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Expand chart
Data: Axios/Ipsos in partnership with Noticias Telemundo; Chart: Kavya Beheraj/Axios

Latinos say crime and gun violence is their number two concern — behind COVID-19 and before immigration, social justice or voting rights — in our inaugural Axios-Ipsos Latino Poll in partnership with Noticias Telemundo.

Why it matters: This finding and others in our poll could be warning signs for President Biden and his party next year, even as respondents by a two-to-one margin prefer generic Democratic midterm candidates over Republicans.

  • The survey also found Latinos are split over keeping abortion legal (40% for, 36% against), and a majority —56%— say the U.S. is in decline.
  • The top issues for Latinos are ones on which Biden and Democrats are struggling to prevail. This could translate to lower turnout at the polls — and some swing-voter defections — among an important, growing segment of the U.S. population.
  • One potential advantage for Democrats: Climate change was the third most-cited concern.

Between the lines: Among those familiar with the plans, there's two-to-one support for the $1.2 trillion infrastructure deal and Biden's stalled Build Back Better social spending plan, and three-to-one support for the Freedom to Vote Act, which aims to expand voter access nationally and blunt some states' efforts to restrict voting.

  • But three or four out of 10 respondents weren't familiar with any of those plans.

Driving the news: These are among the findings in the first installment of a major new national poll of U.S. adults who identify as Latino or Hispanic. We'll share more results in today's Axios Latino newsletter. (Sign up here.)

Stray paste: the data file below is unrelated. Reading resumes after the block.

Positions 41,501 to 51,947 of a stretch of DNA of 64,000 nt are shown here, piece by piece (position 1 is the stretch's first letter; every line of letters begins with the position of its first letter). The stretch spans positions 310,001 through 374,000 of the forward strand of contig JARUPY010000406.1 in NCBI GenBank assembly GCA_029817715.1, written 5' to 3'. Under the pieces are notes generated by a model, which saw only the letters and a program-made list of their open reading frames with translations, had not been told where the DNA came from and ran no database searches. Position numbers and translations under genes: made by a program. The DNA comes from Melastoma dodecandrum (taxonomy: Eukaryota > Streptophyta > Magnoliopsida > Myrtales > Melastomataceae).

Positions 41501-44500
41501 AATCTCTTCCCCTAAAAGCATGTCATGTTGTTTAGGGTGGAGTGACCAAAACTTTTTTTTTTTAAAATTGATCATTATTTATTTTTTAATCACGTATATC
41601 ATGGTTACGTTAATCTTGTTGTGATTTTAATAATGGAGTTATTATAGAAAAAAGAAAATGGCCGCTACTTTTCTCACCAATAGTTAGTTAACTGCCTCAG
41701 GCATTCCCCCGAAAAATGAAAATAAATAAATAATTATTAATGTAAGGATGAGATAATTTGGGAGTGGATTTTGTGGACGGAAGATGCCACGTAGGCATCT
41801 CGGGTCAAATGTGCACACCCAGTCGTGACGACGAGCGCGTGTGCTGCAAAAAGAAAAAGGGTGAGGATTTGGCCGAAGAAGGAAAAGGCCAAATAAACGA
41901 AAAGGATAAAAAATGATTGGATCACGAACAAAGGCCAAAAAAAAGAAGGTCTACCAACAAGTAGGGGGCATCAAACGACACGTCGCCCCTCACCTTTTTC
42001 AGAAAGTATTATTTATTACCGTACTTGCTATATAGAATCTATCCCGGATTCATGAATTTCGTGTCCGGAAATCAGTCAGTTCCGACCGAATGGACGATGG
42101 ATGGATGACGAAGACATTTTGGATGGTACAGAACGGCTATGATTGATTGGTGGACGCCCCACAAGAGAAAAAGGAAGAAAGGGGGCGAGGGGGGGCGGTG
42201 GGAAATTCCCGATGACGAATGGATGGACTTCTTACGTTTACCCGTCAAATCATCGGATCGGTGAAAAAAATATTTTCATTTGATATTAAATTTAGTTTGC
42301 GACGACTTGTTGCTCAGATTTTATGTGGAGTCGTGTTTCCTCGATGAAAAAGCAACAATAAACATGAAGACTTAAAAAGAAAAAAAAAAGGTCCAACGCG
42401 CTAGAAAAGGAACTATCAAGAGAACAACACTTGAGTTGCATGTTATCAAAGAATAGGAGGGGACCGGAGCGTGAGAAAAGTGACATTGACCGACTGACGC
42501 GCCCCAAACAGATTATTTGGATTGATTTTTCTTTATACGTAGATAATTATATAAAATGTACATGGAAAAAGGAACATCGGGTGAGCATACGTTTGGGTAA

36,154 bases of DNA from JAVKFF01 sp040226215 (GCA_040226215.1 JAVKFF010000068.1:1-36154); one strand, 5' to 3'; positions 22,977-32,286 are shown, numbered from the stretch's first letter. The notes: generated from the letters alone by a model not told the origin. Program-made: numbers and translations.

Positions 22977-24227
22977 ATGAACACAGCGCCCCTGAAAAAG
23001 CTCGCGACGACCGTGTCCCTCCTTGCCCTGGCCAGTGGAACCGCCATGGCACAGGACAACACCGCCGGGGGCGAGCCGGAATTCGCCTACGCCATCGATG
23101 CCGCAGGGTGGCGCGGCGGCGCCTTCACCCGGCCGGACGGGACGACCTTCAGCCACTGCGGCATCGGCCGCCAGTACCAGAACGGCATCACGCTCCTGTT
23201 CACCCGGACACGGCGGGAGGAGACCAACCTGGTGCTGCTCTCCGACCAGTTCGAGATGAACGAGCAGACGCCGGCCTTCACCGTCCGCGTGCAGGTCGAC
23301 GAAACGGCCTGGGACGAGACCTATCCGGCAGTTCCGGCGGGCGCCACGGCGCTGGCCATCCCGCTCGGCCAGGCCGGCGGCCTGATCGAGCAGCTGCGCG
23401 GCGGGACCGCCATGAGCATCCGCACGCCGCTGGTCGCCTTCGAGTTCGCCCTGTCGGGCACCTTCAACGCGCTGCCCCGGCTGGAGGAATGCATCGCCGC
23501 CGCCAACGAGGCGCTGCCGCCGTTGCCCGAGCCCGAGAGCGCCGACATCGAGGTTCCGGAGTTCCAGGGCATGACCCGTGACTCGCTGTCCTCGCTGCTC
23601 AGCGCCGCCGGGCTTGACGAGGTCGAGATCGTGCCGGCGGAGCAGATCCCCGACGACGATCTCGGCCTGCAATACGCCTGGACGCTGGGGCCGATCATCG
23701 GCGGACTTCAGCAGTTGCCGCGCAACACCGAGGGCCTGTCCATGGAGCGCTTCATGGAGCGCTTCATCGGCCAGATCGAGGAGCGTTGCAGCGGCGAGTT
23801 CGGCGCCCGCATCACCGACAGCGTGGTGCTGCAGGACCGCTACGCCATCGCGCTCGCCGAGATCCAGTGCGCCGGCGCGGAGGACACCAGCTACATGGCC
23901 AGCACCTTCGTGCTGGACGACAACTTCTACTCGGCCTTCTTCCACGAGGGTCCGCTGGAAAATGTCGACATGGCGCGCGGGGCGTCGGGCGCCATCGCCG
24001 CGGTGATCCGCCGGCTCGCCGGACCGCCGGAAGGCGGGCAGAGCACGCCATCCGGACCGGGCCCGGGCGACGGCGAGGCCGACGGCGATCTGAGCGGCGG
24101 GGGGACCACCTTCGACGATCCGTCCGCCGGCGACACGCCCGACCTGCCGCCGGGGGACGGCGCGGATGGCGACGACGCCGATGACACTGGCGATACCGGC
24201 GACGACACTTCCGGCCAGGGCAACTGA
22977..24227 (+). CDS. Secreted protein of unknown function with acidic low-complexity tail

• The poll examines the political, societal and cultural attitudes of a diverse population comprising nearly one in five Americans in the 2020 Census — and about 13% of eligible U.S. voters.
  • Respondents included first-generation and multigenerational Americans. They are Mexican Americans, Central Americans, Cuban Americans, Puerto Ricans and others whose families hail from different places. They include voters and non-voters.

What they're saying: Cliff Young, president of Ipsos U.S. Public Affairs, said the survey shows that "Hispanic Americans really look like independents who lean Democratic, except they have some special issues related to immigration, racial inequities and economic inequities."

  • "They could very easily be swing voters from election to election, but the issues of race and immigration and the related framing around it has really pushed them away from Republicans."
  • Said Ipsos pollster and senior vice president Chris Jackson: "If it becomes about crime and the economy, that's good for the Republicans."

By the numbers: The Democratic Party enjoyed huge advantages over the Republican Party when Latino respondents were asked which party represents or cares about them — but those advantages evaporated when it came to the economy and crime.

  • 19% said Republicans are doing a good job on crime and public safety; 19% said Democrats are good; 20% said they're both good; and the rest said neither, or they didn't know.
  • 23% said Democrats are doing a good job on the economy; 21% said Republicans are doing a good job; and 17% said both are doing a good job.
  • By contrast, respondents were much more likely to say Democrats were doing a good job of handling COVID-19 as a health challenge — 37% to 11% for Republicans, with another 17% saying both are doing a good job.
  • But with the Omicron variant and a surge in new infections, Biden is struggling to move the country beyond the pandemic.